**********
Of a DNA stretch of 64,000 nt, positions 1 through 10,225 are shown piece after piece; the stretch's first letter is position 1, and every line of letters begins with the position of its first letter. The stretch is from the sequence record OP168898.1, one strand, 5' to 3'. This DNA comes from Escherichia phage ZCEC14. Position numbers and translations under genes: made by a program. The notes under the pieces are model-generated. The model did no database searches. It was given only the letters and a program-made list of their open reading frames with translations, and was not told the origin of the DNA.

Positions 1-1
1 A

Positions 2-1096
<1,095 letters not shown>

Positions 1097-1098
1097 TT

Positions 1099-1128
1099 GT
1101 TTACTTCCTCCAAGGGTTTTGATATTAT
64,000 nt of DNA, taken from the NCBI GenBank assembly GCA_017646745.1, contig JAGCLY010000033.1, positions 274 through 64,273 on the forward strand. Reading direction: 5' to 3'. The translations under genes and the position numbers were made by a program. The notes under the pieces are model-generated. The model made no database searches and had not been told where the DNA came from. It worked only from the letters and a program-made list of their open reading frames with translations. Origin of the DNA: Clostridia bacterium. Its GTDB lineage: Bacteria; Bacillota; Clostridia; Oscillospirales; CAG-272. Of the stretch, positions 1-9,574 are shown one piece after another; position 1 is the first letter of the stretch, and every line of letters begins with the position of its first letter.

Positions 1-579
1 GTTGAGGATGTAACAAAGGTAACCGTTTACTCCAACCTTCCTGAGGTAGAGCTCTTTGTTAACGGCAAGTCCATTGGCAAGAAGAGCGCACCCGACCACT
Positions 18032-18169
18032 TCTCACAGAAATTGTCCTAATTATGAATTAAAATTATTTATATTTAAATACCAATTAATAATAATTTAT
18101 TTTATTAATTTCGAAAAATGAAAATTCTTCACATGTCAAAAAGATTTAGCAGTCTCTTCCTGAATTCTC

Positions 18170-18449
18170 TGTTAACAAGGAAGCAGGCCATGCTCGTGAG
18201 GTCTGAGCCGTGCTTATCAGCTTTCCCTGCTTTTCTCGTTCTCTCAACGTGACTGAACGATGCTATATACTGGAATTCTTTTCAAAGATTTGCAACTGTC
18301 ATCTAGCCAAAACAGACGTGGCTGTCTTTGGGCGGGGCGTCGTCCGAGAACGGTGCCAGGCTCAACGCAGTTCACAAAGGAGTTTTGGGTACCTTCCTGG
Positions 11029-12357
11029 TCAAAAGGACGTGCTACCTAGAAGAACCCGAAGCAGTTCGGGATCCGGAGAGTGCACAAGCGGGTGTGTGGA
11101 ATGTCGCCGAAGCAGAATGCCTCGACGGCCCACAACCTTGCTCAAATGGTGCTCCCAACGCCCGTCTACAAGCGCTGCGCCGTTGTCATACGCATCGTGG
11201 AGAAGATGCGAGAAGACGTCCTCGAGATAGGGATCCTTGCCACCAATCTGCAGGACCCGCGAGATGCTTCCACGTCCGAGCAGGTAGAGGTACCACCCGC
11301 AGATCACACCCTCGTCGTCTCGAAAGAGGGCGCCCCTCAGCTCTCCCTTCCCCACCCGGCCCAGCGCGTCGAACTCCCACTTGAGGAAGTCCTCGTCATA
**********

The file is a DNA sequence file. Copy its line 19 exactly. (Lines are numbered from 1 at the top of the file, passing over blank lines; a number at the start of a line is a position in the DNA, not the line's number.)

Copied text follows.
18201 GTCTGAGCCGTGCTTATCAGCTTTCCCTGCTTTTCTCGTTCTCTCAACGTGACTGAACGATGCTATATACTGGAATTCTTTTCAAAGATTTGCAACTGTC